When Nick Johnson made his draft workout stop in Phoenix a few weeks back, his approach to the process and his willingness to sell himself mirrored that of Solomon Hill in 2013 and Derrick Williams in 2011. But when the 2014 NBA Draft played out it became clear the word of his success wasn't just fluff.
Former Arizona Wildcats teammate Aaron Gordon was the first surprise of the draft. The fourth overall pick by the Orlando Magic went ahead of more highly-touted players, and a brief clip of general manager Rob Hennigan's post-draft press conference included the questions you'd expect.
"Aaron Gordon all along really started to gain a lot of momentum within our office as we learned more and more about him, and we became pretty confident that he was the right selection for us at this particular time," Hennigan told media members following the draft.
The same happened with Johnson. While he had first-round hopes and saw Pac-12 players like offensively-limited Josh Huestis and the injured Spencer Dinwiddie go off the board before him, he was realistically never projected to go above the 40th pick. Johnson was picked 42nd by the Houston Rockets, a fine fit for him and on the higher end of any projections.
The former Wildcats sold themselves well in the draft process.
So how do they fit with their new teams?
A positional battle on a positionless team?
The Magic quite obviously weren't drafting by need when they selected Gordon. In examining best fits for Gordon, the Magic were at the high end of his projected selection but appeared an unlikely landing spot with similar hybrid forwards Mo Harkless and Tobias Harris on the roster. Gordon, however, is unlike either. Harkless can affect the game with his raw athleticism. Harris, the cousin of Channing Frye, is a strong rebounder and deadly scorer when healthy. It wouldn't be surprising for the Magic to trade one of Harkless and Harris, but assuming that doesn't happen, Gordon will have to fight for his minutes.
But irregardless of that, he fits into the long-term plans for an Orlando squad that's not shy about playing positionless basketball. The Magic made a draft-night trade to pick Louisiana-Lafayette point guard Elfrid Payton to pair with combo guard and last year's second overall pick Victor Oladipo. Orlando also has former USC big man Nikola Vucevic turning into quite a pro. This team will be scary on the defensive end in a few years, and Gordon gives them a third playmaker that could create major problems down the line.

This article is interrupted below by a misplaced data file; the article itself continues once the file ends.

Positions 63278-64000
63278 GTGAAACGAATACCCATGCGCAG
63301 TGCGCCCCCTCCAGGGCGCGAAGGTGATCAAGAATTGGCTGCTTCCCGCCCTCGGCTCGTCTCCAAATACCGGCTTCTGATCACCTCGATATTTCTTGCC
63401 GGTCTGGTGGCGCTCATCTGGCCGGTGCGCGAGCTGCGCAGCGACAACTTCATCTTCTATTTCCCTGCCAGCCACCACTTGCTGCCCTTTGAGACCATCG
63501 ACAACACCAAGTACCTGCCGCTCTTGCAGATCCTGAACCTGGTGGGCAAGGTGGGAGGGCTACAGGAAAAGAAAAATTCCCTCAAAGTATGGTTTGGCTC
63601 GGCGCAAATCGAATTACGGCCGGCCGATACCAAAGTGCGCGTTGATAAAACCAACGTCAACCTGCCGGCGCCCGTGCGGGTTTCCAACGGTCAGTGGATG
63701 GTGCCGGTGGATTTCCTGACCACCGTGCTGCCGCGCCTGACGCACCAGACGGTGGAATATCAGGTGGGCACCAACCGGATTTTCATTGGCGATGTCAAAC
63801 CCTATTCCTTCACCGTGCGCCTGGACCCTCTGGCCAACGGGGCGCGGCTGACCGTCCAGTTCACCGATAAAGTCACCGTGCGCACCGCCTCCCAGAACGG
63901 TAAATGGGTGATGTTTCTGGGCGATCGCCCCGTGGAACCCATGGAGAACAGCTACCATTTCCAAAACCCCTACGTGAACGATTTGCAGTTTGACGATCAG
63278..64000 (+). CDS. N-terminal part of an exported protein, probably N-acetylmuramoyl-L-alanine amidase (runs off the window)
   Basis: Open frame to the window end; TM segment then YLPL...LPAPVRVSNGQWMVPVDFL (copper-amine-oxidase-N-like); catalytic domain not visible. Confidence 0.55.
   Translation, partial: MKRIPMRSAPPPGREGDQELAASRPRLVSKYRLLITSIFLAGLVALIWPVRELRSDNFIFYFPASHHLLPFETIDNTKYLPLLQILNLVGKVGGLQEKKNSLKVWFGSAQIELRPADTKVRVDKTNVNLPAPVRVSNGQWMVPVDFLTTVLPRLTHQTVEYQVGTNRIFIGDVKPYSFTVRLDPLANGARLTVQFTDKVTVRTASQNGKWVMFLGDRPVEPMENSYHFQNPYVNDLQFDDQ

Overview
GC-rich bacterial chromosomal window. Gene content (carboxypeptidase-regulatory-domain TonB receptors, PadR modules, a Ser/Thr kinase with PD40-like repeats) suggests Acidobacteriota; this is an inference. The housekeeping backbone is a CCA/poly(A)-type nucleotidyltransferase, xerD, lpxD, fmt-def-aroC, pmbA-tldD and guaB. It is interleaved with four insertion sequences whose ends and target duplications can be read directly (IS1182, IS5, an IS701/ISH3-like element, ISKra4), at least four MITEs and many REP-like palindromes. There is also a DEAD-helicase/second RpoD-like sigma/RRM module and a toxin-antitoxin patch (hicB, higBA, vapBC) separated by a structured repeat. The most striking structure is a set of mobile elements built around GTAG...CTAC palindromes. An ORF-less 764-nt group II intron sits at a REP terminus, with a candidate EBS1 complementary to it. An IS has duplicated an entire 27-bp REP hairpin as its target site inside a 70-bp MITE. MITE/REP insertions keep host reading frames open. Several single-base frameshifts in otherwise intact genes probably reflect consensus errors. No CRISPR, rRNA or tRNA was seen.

Johnson part of Wildcat pipeline to H-town
The Rockets seemingly have an affinity for Arizona players. They've had Kevin Parrom and Kyle Fogg on their D-League squad, the Rio Grande Valley Vipers. Lute Olson's grandson, Matt Brase, is the director of player development in Houston, so it makes sense the Rockets have their eyes on Wildcats.
I projected Johnson to perhaps land in Houston with the 42nd pick, which is a bit of a higher range of where he could have gone. The Utah Jazz likewise needed guard depth but with their 35th pick went with Tennessee big man Jarnell Stokes because they surprisingly had guard Dante Exum fall to them at fifth. So in a process where dominoes must fall for certain players, you could in theory blame Gordon jumping Exum for affecting where Johnson landed. Maybe, maybe not.
Houston, hoping to make a run at Carmelo Anthony or another high-profile free agent, needs salary cap space. The next step after trading the contract of Omer Asik will require them to move point guard Jeremy Lin. That means there will perhaps be an opportunity for Johnson to earn playing time behind Patrick Beverley. He will be fighting for time with Isaiah Canaan in such a scenario.
If Lin is retained, it's more likely Johnson sees more time in the D-League than he would otherwise. He will probably have a fun time in a ridiculously fast-paced Vipers team that puts a major emphasis on threes and
layups dunks. So if you want to see Johnson in the NBA soon, root for 'Melo or LeBron landing in H-town.